print rights". This licence grants the publisher the right
to use your work once, only in print. This way, you can sell the
same article to a number of newspapers simultaneously or perhaps
sell second rights without explaining where the work has previously
appeared. Be aware that it is unethical to license rights to the
same story to publications who compete for the same readers.
Many magazines and newspapers publish electronic versions of their
publications via the Internet or CD-ROM. Publishers also sell or
sub-license their content to a variety of commercial databases.
Writers deserve to earn a fair return for their work, no matter
how it is used. Publishers often complain that they're making no
money from electronic publishing. Even though this assertion is
highly debatable, it has no bearing on their agreement with you.
These same publishers pay for the computer, Web designers, Internet
space, CD-ROM production and even for the janitor who mops up around
the server without complaining. Writers should not have to subsidize
publishers or their business experiments.
When publishers approach you about electronic rights, avoid blanket
all-rights clauses that effectively give them a carte blanche. Be
specific. If you are licencing Web rights, identify the specific
Web sites where your work may appear, otherwise it can be used anywhere
on the Internet. Identify which databases you agree to license.
Finally, put a time limit on the licence. Consider licensing the
work for the shelf life of a periodical - three months for a quarterly,
for example. A one-year licence is also common.
GET IT IN WRITING
Negotiating an agreement that is clearly understood by you and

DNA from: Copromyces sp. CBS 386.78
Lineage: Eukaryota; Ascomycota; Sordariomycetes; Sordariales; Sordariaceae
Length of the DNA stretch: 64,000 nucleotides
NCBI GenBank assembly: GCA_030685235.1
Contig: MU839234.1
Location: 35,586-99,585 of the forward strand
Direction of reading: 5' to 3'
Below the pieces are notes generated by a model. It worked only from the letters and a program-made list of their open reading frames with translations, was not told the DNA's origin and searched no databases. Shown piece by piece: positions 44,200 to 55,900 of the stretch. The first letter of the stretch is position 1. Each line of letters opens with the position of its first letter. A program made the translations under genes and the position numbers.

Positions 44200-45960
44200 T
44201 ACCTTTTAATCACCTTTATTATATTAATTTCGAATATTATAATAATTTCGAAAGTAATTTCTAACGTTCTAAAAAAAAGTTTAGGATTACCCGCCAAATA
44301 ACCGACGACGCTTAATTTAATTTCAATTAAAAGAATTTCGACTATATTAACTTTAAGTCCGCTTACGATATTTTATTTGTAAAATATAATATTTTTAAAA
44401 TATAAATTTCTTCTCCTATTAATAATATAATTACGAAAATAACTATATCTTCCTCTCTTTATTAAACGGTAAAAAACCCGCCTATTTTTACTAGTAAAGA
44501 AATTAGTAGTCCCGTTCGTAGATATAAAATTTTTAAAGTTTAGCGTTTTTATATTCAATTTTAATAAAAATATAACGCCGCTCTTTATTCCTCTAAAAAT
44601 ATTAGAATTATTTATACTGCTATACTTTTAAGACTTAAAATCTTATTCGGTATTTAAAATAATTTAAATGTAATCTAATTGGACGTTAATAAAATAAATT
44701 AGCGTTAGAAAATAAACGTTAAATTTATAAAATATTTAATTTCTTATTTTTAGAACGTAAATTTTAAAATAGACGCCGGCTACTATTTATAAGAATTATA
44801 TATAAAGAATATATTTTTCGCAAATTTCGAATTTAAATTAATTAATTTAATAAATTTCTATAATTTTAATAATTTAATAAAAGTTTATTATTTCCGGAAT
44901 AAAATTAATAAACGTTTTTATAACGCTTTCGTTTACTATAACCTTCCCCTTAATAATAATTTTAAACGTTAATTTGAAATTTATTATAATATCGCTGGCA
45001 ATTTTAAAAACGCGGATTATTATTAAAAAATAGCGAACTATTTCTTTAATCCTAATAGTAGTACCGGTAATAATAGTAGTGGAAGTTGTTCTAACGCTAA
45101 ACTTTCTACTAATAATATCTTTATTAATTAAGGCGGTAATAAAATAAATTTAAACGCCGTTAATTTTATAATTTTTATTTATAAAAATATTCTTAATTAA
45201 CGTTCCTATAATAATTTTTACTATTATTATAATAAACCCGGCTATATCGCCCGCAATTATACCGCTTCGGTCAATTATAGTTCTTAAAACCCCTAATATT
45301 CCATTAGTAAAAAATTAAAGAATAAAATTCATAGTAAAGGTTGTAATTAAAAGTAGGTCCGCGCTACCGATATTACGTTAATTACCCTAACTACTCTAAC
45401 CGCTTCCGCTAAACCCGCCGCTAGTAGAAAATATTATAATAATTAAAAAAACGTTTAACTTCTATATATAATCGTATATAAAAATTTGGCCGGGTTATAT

your client is key to protecting your rights.
ALWAYS send a letter of intent to the client outlining all of the
salient points of your agreement. This way, any discrepancies between
your understanding and your clients' understanding can be discussed
and straightened out before work on a project begins.
Whenever possible, use PWAC's "Standard Freelance Publication
Agreement." It ensures that the points you need to clarify
are fully documented.
Large companies often issue purchase orders. In that case, specify
the terms of agreement on the purchase order.
Always include the standard terms of copyright on your invoices
and ensure that clients receive invoices before you receive payment
for your work and prior to publication. Preferably, you should include
an invoice with your work when delivering it to the client. If a
publisher responds by paying the invoice and publishing the article,
then a dispute later arises, you'll be able to argue that the publication
agreed to your terms or they wouldn't have published the article.
For PWAC's complete copyright kit, see www.writers.ca or contact
PWAC's National Office at 54 Wolseley St, Suite 203, Toronto, Ontario,
M5T 1A5; phone(416) 504-1645; fax(416) 504-9079; e-mail email@example.com.
For further information on PWAC, see www.pwac.ca.
Sources, 489 College
Street, Suite 201, Toronto, ON M6G 1L9.
Phone: (416) 964-7799 FAX: (416) 964-8763